From a technical scientific perspective, the degree of genetic similarity between humans and chimps seems to be of questionable relevance when one is trying to determine whether two species share a Darwinian past. After all, designers regularly re-use parts that work, especially programming components, so there’s no reason to presume that mere genetic similarity necessarily implies common descent over common design.
Moreover, even if such genetic similarities were to imply common ancestry, they don’t demonstrate a plausible stepwise Darwinian evolutionary pathway. Nonetheless, on a rhetorical level, the claim that humans and chimps are 99% the same is a powerful emotional argument aiding those seeking to evangelize for Darwinism. For example, last year a cover story of Time magazine proclaimed: “chimps are our nearest evolutionary cousins, roughly 98% to 99% identical to humans at the genetic level.” In his 2002 book, What it means to be 98% chimpanzee, University of North Carolina Charlotte anthropologist Jonathan Marks (an avowed evolutionist himself) laments how Darwinian scientists abuse this statistic:
[W]hy should it really matter whether we are descended from arboreal hairy primates or not? … The reason it matters to so many people is that scientists have made it matter, and they’ve done so in the worst possible way. They’ve taken a proposition …”We are descended from apes”–and stretched it into a series of additional propositions, often both authoritative and odious. Thirty years ago, in a widely read scientific-philosophical work called Chance and Necessity, the French molecular biologist Jacques Monod argued that evolution shows life to be meaningless.
(Jonathan Marks, What it means to be 98% chimpanzee, pg. 281 (University of California Press, 2002).)
Thus, it seems that many committed Darwinists have invested much rhetorical capital into the allegedly near-100% degree of genetic similarity between humans and apes, and Marks recounts they have even used it to argue that “life [is] meaningless.”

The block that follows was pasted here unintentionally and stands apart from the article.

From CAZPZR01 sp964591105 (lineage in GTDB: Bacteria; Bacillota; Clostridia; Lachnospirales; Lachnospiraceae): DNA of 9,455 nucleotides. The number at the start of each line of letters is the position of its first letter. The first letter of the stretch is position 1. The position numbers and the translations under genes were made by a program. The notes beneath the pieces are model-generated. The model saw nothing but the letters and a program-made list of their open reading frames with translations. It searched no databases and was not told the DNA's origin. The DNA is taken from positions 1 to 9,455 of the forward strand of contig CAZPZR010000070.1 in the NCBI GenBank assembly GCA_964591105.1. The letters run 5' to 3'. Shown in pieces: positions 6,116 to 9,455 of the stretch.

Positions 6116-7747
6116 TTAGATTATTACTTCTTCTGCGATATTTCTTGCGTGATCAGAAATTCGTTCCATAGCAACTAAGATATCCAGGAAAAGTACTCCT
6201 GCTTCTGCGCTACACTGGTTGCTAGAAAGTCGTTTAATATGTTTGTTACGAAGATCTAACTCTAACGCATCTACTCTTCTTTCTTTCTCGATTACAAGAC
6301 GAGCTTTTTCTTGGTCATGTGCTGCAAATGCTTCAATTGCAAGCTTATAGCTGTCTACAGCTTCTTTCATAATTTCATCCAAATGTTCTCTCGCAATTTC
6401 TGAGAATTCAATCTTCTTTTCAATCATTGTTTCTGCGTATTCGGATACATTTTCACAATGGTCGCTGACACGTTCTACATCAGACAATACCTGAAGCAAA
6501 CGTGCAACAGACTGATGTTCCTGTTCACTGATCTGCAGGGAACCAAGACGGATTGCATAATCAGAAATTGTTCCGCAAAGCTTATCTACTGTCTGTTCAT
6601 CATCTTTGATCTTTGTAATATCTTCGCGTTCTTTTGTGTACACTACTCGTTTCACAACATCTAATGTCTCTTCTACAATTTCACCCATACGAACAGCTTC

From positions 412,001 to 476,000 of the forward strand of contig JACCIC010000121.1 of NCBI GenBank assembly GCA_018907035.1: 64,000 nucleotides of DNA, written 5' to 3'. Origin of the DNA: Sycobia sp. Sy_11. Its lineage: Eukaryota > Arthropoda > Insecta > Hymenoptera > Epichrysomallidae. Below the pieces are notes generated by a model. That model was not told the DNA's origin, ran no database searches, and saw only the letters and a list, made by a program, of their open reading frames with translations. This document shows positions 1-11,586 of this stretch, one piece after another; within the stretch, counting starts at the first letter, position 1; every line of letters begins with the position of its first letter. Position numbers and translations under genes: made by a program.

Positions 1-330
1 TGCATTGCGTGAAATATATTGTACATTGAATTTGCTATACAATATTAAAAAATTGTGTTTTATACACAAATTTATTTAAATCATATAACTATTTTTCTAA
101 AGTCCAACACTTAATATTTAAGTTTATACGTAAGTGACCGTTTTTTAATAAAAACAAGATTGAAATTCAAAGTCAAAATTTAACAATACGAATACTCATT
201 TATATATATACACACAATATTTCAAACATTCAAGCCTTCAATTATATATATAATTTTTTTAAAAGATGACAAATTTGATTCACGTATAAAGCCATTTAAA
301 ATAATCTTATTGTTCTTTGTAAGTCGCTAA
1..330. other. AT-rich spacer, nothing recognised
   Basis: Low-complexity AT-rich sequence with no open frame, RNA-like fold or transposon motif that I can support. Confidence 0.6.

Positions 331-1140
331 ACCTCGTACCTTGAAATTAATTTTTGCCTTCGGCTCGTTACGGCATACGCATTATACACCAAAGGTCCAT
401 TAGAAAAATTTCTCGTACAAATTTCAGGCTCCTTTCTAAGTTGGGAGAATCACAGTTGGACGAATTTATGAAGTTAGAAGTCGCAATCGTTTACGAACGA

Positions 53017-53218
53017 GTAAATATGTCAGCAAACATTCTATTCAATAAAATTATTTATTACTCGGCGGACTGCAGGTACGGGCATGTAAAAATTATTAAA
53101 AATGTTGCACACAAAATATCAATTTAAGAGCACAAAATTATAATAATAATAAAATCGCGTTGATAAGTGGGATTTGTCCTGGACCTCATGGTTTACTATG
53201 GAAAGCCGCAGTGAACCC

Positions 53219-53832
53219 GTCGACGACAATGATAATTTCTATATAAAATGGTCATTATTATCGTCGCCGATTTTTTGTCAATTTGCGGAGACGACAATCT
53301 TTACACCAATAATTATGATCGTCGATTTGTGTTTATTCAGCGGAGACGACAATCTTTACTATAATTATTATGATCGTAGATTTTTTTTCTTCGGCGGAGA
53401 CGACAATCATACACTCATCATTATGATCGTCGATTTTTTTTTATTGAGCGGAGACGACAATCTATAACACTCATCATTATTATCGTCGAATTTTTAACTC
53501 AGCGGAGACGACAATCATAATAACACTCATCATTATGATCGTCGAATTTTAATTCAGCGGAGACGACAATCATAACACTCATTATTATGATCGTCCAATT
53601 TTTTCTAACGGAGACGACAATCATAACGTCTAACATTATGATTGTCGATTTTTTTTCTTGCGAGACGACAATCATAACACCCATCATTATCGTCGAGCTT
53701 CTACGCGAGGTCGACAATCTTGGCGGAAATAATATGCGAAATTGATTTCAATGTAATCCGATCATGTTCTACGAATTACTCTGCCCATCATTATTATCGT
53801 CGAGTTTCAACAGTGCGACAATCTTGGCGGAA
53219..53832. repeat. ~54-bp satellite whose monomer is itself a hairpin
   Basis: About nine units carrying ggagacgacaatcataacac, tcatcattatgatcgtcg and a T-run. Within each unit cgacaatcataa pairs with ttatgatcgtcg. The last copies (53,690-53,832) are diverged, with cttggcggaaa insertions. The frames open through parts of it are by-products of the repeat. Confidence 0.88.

But what would people think about evolution if Time magazine instead printed the following hypothetical story:
“Chimps are our nearest evolutionary cousins, and we used to think they were 98% to 99% identical to humans at the genetic level, but since we’ve sequenced the chimp and human genomes, scientists are calling that statistic a ‘myth’ because improved methods of comparing genomes reveal that chimps are only 94% to 95% similar to humans.”
The Darwinist argument loses some of its punch, doesn’t it? Yet this hypothetical headline above seems entirely appropriate in light of the findings reported in my blog post from this past weekend about a Science news article entitled “Relative Differences: The Myth of 1%.” This article reported, “Genomewise, humans and chimpanzees are quite similar, but studies are showing that they are not as similar as many tend to believe” and went on to report that recent studies show that “human and chimpanzee gene copy numbers differ by a whopping 6.4%.” It sounds like the kind of report that might cause the human-chimp similarity argument to lose some of its punch.
Soon after my post went live, the author of the “The Myth of 1%” article, Jon Cohen, contacted me with various concerns about my blog post. To help readers explore this dialogue, below I reprint Jon Cohen’s article to me in full (with permission), and my response to Mr. Cohen can be read here.
From: Jon Cohen [snip]